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The Consumer Confidence Index Fell

The Consumer Confidence Index Fell

Last week the Consumer Confidence Index was at a three-month low.

Most people who follow finance have at least heard the term, but haven’t really spent time learning about the specifics of this important economic indicator.

Curious?

You’ve come to the right place. In this article, I’ll answer three important questions: What is the Consumer Confidence Index (CCI), why did it fall, and should you be concerned?

Consumer Confidence Index Basics:

The CCI was developed to measure how optimistic the public is about the economy. It’s what’s called a “lagging indicator,” which means that it technically reflects what’s already happening in the economy rather than predicting the future.

Still, banks, investors, and industry often consider the CCI when making decisions on how much to lend, how many new hires to make, and how many goods to produce.

The system is based on a monthly survey in which 5,000 households are asked five questions related to how they feel about the economy. These include two questions about how the person feels about the present economy and employment situation, and three questions about their opinion regarding how things will look in the next six months. They then tally up the responses and release the numbers on the last Tuesday of each month.

The benchmark value of the CCI is 100, and lower numbers show waning confidence.

Why Did Consumer Confidence Fall This Month?

Experts are citing the ongoing trade war with China as the main reason for the lower CCI value this month.

Because of the tension that’s growing over tariffs and trade, people may be concerned that the prices of goods will rise in the next six months, which could increase the cost of living.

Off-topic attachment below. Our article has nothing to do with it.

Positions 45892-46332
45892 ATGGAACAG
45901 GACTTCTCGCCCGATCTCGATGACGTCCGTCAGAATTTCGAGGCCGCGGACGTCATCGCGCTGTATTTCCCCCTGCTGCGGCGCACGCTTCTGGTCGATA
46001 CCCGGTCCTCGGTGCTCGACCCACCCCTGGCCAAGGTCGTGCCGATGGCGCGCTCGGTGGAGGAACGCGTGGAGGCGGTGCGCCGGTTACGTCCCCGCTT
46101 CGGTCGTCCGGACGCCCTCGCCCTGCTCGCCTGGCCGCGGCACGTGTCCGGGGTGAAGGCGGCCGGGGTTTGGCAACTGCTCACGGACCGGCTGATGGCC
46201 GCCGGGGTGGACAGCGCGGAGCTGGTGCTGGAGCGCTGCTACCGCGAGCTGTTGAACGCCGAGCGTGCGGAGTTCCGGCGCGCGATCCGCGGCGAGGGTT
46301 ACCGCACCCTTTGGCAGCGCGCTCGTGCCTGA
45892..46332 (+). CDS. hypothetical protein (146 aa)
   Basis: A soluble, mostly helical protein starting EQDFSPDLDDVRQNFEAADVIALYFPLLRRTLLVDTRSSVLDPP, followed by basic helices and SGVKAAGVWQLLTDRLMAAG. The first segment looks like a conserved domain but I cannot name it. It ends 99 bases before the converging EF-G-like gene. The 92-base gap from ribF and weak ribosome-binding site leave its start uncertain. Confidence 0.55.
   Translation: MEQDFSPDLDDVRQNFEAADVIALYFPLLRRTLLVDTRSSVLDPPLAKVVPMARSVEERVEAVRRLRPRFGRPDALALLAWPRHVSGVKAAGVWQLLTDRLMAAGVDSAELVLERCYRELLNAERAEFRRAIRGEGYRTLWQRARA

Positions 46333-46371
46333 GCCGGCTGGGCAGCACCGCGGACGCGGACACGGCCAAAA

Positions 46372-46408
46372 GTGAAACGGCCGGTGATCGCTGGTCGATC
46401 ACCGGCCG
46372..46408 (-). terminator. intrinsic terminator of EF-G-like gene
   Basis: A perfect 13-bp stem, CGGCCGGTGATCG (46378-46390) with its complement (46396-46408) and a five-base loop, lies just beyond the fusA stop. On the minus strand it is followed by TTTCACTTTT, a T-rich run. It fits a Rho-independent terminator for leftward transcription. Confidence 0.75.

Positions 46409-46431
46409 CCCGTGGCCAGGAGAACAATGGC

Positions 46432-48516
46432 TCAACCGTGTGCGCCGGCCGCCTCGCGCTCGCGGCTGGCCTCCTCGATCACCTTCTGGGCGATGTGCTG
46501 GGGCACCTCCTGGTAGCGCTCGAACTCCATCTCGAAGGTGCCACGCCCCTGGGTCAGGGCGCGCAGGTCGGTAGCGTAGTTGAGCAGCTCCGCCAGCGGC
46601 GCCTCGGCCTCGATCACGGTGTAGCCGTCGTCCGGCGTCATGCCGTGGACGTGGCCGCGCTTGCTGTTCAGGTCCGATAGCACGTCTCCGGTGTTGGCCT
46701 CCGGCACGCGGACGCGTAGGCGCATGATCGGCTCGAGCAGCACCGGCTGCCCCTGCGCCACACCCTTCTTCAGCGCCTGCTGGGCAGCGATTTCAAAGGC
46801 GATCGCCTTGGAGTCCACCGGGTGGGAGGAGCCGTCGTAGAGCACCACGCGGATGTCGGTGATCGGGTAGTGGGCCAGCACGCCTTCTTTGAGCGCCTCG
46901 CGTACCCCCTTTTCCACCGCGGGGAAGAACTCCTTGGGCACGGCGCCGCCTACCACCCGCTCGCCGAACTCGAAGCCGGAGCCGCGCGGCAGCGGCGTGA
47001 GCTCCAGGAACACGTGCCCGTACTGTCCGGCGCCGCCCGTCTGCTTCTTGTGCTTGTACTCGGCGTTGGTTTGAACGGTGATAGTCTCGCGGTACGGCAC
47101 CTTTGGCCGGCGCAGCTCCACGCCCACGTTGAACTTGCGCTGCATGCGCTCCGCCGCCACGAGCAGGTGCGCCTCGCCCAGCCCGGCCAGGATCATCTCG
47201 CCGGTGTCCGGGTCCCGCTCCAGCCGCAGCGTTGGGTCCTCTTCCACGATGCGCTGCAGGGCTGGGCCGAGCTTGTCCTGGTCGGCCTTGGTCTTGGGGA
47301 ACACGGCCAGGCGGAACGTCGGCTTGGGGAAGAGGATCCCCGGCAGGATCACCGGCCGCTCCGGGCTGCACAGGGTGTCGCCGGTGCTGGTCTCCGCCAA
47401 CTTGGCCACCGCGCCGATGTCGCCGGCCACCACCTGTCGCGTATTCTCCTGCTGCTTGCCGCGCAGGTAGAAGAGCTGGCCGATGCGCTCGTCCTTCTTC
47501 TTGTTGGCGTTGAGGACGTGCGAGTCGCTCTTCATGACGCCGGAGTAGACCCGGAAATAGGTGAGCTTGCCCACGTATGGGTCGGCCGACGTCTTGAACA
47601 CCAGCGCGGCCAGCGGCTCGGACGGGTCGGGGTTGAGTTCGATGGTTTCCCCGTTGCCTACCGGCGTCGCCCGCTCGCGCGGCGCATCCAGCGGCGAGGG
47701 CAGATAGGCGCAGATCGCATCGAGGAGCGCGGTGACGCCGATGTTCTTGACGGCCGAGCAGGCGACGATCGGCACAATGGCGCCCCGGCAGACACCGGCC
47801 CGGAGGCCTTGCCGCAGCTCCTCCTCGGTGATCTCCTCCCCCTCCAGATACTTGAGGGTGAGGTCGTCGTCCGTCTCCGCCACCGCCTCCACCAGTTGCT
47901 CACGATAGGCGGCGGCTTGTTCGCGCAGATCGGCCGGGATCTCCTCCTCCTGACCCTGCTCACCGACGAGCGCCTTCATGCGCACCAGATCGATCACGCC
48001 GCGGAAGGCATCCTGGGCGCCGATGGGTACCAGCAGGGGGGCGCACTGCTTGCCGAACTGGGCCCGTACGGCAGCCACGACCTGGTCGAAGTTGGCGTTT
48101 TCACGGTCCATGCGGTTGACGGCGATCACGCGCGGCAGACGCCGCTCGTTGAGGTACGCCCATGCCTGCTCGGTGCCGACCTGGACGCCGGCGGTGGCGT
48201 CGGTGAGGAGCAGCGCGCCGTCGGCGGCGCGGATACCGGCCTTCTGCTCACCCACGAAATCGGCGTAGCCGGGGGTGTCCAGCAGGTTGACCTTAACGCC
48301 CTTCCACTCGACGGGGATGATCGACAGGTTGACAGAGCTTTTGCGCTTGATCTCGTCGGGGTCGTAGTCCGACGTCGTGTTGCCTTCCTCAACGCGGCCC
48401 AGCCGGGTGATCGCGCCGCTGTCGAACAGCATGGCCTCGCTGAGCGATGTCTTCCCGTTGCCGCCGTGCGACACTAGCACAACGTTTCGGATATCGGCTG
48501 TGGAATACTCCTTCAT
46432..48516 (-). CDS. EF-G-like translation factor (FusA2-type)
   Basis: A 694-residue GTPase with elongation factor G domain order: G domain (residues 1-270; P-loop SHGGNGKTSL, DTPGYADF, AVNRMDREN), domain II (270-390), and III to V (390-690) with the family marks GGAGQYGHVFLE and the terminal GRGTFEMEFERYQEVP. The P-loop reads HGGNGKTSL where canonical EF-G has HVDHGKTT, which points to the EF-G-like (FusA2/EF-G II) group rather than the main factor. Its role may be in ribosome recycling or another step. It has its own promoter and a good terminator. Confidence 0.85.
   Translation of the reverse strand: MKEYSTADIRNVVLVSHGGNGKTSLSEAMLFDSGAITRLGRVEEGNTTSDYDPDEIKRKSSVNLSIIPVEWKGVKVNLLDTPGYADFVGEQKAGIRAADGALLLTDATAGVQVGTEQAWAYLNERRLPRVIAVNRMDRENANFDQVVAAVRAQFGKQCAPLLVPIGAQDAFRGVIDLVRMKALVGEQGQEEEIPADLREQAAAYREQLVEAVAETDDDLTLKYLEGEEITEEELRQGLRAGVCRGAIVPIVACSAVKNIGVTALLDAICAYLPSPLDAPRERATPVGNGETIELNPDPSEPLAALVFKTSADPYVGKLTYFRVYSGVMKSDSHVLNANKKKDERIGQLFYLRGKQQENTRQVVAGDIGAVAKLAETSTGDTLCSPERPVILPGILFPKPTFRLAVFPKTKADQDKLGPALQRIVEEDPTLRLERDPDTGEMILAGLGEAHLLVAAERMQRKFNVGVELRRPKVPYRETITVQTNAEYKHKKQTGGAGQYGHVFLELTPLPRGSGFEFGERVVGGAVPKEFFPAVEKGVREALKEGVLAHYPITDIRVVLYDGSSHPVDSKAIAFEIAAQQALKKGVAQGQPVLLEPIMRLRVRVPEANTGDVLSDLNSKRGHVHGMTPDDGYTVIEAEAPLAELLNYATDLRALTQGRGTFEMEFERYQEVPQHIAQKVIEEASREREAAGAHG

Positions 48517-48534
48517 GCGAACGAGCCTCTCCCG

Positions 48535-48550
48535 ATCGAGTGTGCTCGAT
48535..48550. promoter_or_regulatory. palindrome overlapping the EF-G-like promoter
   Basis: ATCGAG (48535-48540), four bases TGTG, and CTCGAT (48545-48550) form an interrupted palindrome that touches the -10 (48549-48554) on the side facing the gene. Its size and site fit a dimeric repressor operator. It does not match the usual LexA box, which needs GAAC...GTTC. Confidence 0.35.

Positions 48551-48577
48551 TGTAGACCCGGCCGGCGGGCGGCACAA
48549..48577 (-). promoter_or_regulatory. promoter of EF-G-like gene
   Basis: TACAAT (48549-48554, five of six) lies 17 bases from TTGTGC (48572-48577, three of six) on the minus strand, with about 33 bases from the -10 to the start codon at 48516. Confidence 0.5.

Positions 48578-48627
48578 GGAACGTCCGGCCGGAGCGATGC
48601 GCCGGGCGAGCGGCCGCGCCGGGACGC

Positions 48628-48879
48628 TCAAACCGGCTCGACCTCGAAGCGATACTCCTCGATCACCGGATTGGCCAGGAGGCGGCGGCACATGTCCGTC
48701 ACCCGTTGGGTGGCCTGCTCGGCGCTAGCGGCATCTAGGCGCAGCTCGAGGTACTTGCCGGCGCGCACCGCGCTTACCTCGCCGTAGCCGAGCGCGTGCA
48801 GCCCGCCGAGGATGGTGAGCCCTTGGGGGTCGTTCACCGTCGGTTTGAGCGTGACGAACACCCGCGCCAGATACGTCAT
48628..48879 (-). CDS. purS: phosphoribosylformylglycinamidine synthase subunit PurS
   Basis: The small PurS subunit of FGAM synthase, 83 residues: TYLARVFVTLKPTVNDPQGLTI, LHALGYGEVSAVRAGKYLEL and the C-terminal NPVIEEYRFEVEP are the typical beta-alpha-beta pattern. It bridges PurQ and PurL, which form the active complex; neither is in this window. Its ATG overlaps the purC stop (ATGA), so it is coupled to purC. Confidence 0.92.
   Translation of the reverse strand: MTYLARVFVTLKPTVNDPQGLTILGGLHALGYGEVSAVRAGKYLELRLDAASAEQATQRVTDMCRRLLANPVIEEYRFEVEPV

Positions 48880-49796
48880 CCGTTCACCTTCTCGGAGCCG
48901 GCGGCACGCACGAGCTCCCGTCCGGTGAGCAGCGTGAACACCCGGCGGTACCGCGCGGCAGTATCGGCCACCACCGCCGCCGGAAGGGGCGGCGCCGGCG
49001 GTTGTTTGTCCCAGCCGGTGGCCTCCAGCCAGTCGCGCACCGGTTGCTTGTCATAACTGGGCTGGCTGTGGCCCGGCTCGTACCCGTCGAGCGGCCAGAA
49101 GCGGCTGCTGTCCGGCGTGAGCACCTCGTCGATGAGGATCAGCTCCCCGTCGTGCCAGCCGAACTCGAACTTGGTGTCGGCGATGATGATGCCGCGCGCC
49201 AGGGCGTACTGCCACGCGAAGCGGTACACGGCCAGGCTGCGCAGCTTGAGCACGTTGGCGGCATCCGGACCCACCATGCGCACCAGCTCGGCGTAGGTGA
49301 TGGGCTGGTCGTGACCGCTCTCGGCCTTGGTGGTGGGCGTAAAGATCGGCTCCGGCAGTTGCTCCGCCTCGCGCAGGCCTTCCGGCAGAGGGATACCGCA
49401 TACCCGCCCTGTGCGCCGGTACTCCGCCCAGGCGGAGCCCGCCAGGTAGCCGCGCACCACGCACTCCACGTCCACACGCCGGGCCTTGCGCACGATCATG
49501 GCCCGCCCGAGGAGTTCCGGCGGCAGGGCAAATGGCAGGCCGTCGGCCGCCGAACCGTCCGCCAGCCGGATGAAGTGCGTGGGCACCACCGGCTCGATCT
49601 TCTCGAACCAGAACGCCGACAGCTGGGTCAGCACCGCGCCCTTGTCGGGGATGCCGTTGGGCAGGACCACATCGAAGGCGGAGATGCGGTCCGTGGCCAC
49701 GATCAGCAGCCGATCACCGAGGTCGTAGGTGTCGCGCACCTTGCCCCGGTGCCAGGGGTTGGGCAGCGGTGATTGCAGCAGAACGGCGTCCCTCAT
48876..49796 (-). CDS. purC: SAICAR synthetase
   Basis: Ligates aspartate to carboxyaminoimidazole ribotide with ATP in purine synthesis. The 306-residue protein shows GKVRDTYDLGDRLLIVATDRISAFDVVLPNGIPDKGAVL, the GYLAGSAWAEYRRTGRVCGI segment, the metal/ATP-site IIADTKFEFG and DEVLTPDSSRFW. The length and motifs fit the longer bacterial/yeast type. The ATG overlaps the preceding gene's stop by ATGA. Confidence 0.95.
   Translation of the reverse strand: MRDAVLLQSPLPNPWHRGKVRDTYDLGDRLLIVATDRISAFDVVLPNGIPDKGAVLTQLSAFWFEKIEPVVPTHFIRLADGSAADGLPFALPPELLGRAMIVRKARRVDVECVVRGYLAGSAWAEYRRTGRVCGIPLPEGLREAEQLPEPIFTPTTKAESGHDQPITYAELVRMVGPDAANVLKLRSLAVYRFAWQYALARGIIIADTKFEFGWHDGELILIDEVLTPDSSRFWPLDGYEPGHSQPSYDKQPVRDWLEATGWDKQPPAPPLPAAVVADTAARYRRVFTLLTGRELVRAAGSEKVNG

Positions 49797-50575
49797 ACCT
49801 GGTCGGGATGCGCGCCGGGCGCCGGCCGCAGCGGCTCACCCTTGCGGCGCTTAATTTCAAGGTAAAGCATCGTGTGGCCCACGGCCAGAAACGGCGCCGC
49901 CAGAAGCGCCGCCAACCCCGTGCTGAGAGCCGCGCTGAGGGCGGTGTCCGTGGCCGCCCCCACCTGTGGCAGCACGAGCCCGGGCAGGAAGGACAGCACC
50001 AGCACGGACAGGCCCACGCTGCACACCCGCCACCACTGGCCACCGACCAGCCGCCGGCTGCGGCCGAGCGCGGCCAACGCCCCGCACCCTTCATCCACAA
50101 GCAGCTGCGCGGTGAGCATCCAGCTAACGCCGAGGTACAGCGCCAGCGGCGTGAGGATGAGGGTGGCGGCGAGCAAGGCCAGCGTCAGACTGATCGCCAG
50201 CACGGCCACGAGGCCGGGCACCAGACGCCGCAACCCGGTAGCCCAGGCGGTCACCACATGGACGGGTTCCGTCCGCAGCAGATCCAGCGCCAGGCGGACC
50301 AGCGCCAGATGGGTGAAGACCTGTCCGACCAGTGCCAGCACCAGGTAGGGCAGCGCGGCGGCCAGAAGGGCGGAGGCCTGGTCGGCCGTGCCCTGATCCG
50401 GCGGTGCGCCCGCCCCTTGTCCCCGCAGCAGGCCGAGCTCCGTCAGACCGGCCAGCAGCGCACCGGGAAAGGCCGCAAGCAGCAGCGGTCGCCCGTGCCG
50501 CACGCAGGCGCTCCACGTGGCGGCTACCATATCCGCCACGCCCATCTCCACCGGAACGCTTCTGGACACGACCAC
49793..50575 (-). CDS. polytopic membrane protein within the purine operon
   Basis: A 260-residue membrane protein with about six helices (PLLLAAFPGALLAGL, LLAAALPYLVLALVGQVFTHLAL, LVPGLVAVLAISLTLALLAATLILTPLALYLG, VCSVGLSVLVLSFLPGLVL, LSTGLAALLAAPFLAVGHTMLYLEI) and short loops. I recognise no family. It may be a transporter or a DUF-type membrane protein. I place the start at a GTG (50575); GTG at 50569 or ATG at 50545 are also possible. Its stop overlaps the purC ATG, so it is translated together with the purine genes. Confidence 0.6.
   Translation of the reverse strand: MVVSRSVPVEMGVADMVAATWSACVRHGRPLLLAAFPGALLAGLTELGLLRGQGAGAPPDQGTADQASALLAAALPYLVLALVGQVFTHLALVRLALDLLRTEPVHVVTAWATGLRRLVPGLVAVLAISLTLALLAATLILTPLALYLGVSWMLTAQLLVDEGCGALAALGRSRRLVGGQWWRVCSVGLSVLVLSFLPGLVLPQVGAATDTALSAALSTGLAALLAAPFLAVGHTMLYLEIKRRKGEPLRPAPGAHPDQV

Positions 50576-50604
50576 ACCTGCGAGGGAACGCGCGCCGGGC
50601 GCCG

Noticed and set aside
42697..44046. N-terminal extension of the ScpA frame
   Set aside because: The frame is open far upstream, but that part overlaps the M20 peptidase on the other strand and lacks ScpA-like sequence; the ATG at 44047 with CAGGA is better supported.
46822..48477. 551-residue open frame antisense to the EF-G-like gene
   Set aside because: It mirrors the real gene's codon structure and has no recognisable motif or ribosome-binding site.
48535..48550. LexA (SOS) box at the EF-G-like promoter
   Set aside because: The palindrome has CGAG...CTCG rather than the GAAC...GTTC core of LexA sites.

The Saudi Arabia oil attacks might also have some people concerned about the price of oil and how that could affect the economy.

Now, on to the big question…

Should You Be Concerned?

Here’s the thing: Yes, the CCI did fall this month. Yes, it did fall below the number that was predicted. Yes, it’s at a three month low. Headlines are screaming that consumer confidence has “plunged” in the last month.

But today we’re at a “low” of 125.1, down from 134.2 in August. While that’s a substantial drop (and one worth noting), it’s also important to put this number in perspective.

The CCI has been on a continual rise since 2016, where it began under the benchmark of 100. In December of 2016, it started a climb that would crest at nearly 140, and since then it has hovered in high territory that we haven’t seen since before the attacks on 9-11-2001.

In other words, the Consumer Confidence Index may have fallen… but it’s still far above average.

In fact, it’s twice as high as it was at the beginning of 2013.

In short, the drop is worth recognition but not worth panicking over. The market is unusual, but there are other important factors that are positive — for example, unemployment rates are still at near-record lows, manufacturing is increasing, and the GDP is holding strong.

While the economy may be slowing a bit over trade-war worries, doom-and-gloom headlines that spread fear about the “plunging” CCI but fail to provide context don’t help.

During the recession of 2008, Consumer Confidence was under 30… and while falling under 130 is unfortunate, it’s always important to take these things in context and consider the whole picture before panicking.

With Purpose,

Patrick Gentempo

Patrick Gentempo